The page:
CPI Asia Antitrust Column - 1(10)

Seonghoon Jeon, Feb 20, 2012

Using Competition Policy to Promote "Shared Growth" in Korea

Seonghoon Jeon*

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"Shared Growth," a principle that both large and small companies should grow together, is among the top priorities on the political agenda of all Korean parties. There are many policy instruments to promote shared or mutual growth of large companies and small-medium enterprises ("SMEs"), but the Korea Fair Trade Commission ("KFTC") has played a pivotal role.

In this column, I would like to address the issue of using competition policies to promote shared growth in Korea, with an emphasis on innovation. Even though the recent drive of shared growth by KFTC covers issues larger than innovation, a main focus is to encourage cooperation in research and development ("R&D") between large companies and small-medium enterprises.


Korea's competition law, the Monopoly Regulation and Fair Trade Act, explicitly mandates the balanced development of the national economy and the enhancement of consumer welfare as its two main purposes. Moreover, KFTC enforces a special statute, the Fair Subcontract Transactions Act, to protect SME sellers from large company buyers' abuses. However, shared growth has gained more emphasis recently in Korea, mainly due to the deepened gap between large companies and SMEs in terms of profitability, employment, and R&D.[1]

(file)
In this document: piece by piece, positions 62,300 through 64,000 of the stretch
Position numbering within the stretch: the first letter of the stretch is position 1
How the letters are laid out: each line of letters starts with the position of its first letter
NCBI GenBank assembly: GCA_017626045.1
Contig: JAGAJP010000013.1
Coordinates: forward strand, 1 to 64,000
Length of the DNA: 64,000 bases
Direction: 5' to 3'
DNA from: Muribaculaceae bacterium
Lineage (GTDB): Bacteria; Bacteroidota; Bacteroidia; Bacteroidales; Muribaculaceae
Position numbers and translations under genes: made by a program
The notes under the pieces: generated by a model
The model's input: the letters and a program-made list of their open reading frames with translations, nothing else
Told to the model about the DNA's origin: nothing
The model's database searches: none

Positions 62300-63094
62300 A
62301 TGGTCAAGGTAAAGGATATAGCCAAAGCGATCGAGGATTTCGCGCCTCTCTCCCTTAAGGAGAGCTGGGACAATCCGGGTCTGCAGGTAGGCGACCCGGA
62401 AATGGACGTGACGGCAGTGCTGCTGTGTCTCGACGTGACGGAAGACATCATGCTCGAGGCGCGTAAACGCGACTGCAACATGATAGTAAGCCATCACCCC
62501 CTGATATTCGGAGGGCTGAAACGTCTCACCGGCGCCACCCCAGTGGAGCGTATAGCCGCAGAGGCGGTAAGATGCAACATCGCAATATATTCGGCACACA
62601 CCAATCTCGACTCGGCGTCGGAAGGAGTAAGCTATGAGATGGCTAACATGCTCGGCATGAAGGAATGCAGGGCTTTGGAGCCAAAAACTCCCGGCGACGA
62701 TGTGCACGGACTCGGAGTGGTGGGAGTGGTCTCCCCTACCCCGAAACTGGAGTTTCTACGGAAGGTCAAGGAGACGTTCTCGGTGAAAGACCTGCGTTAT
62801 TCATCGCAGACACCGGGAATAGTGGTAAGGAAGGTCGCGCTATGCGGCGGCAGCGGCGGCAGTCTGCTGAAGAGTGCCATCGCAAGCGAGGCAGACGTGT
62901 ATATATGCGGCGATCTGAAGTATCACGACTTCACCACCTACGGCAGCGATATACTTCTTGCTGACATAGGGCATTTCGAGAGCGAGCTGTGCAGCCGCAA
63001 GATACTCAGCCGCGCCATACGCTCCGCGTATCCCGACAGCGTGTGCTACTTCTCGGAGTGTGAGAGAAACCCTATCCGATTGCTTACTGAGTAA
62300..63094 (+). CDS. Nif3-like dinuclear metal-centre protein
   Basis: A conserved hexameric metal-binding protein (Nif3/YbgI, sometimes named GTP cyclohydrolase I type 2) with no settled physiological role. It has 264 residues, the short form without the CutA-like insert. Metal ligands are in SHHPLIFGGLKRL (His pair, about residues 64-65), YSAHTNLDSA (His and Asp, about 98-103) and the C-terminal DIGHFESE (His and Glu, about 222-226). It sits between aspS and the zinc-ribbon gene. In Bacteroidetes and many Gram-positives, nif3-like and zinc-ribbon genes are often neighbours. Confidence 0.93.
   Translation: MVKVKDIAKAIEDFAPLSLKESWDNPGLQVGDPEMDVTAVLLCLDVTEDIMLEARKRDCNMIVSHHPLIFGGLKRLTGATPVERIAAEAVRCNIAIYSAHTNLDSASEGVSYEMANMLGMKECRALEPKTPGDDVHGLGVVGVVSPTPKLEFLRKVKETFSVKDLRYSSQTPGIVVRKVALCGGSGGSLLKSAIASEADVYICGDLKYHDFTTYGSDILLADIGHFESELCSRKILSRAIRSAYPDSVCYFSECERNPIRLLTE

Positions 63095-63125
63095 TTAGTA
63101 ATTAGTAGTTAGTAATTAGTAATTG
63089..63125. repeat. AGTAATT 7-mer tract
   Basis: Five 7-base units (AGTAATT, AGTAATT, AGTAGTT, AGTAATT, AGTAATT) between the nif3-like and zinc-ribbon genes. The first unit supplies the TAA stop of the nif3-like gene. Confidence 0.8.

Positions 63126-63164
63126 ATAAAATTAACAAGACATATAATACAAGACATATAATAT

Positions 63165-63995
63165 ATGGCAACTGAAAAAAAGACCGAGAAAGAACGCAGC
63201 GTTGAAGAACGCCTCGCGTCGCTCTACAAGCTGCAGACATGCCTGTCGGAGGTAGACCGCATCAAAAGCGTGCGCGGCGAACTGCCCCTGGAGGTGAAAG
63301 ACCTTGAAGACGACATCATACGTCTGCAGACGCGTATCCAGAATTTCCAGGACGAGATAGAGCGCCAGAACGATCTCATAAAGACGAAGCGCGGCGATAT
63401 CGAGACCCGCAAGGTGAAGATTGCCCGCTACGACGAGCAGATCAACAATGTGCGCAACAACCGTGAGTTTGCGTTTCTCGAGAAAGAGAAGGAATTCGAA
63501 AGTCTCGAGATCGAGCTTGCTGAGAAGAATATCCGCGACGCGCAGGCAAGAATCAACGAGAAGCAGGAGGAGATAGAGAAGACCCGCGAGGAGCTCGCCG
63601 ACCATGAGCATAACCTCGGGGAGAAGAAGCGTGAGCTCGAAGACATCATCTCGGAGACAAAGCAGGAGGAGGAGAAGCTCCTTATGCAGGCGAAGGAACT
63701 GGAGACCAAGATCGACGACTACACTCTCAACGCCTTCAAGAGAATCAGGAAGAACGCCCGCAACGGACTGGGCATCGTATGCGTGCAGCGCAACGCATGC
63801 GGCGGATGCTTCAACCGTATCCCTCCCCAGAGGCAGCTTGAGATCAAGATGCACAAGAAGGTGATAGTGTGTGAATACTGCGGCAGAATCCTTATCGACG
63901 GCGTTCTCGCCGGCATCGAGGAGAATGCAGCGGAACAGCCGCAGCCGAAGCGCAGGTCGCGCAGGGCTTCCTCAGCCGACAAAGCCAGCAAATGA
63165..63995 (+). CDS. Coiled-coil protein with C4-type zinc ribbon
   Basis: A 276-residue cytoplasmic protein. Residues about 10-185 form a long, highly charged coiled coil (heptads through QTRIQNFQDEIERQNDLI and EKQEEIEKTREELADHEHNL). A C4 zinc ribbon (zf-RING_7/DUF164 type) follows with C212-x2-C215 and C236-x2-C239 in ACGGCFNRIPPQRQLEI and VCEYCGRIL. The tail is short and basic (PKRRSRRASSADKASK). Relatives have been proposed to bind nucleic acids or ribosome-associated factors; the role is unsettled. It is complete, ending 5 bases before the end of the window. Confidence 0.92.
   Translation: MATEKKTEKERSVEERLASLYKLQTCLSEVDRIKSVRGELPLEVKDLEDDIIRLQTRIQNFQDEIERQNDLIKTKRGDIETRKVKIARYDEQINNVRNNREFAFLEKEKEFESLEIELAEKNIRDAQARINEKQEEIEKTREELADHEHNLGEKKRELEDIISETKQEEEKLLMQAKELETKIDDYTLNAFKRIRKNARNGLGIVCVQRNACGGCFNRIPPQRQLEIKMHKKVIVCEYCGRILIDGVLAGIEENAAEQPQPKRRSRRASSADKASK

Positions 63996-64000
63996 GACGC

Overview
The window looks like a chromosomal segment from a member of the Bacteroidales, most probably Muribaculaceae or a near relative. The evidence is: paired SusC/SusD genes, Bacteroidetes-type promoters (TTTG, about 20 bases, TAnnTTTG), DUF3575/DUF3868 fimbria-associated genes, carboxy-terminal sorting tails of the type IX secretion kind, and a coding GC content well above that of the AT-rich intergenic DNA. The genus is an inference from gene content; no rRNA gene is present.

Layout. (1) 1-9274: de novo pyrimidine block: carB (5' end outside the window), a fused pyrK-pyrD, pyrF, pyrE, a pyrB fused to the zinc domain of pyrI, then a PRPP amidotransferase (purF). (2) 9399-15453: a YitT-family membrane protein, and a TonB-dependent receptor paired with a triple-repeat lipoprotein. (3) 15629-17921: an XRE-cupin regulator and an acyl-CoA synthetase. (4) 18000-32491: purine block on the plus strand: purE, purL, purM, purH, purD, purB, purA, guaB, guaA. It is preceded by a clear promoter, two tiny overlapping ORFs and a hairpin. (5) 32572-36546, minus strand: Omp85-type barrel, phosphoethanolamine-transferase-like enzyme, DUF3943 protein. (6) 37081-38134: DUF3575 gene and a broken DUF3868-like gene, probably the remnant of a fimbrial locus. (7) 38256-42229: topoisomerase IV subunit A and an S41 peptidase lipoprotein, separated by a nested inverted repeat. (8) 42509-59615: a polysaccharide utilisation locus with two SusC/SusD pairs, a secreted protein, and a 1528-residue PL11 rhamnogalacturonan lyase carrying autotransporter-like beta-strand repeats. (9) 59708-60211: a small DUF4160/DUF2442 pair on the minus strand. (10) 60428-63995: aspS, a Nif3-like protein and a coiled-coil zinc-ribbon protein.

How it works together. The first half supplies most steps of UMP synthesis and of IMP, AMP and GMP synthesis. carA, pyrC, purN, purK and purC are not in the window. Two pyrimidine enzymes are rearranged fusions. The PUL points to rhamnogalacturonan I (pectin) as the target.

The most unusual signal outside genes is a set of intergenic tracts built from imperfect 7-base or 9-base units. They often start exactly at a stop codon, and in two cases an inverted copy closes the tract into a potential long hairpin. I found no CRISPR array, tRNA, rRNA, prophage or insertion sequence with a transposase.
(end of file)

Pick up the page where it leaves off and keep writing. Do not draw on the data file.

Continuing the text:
The Korean government declared that it would drive shared growth policies in September 2010, and KFTC cited improving relationships between large and small companies for shared growth as its top enforcement priority. In addition, the Shared Growth Commission was launched in December of that year. The Commission is a private institution that is formally independent from, but actually supported by, the government.


The Fair Subcontract Transactions Act has been the main tool used by KFTC to promote shared growth, by which large-company contractors are required to make proper contracts with, and make proper payments to, SME subcontractors, and are prohibited from exploiting SME subcontractors in various ways. Recently the Act has been reinforced significantly.[2]

The main revisions are (1) expanding the applicable subcontract transactions; (2) making it easier for SMEs to ask for price adjustments reflecting the increase of material costs, and making it more difficult for large companies to reduce prices unreasonably; (3) taking more strict enforcement measures against large companies that steal technology, including treble damages recovery where it is stolen from small subcontractors,[3] and; (4) KFTC may suggest and encourage contractors and subcontractors to make mutual agreements of support and cooperation, which will be the legal basis of the recent drive of shared growth, especially in evaluation of the index of shared growth.


The Shared Growth Commission, which is a private institution in appearance but a government-supported one in substance, selected 56 large companies in various industries (including Samsung Electronics and Hyundai Motors) as objects to be evaluated for an index of shared growth.[4]

The index of shared growth will combine two kinds of evaluations: quantitative and qualitative. The quantitative evaluation will examine large companies' efforts for shared growth in terms of the contents and implementations of mutual agreements with subcontractors for shared growth. This evaluation will be conducted by KFTC as its inherited project. The qualitative evaluation, undertaken by the Shared Growth Commission as a newly launched project, reviews SME satisfaction with large companies' efforts for shared growth in terms of fair trade and cooperative subsistence.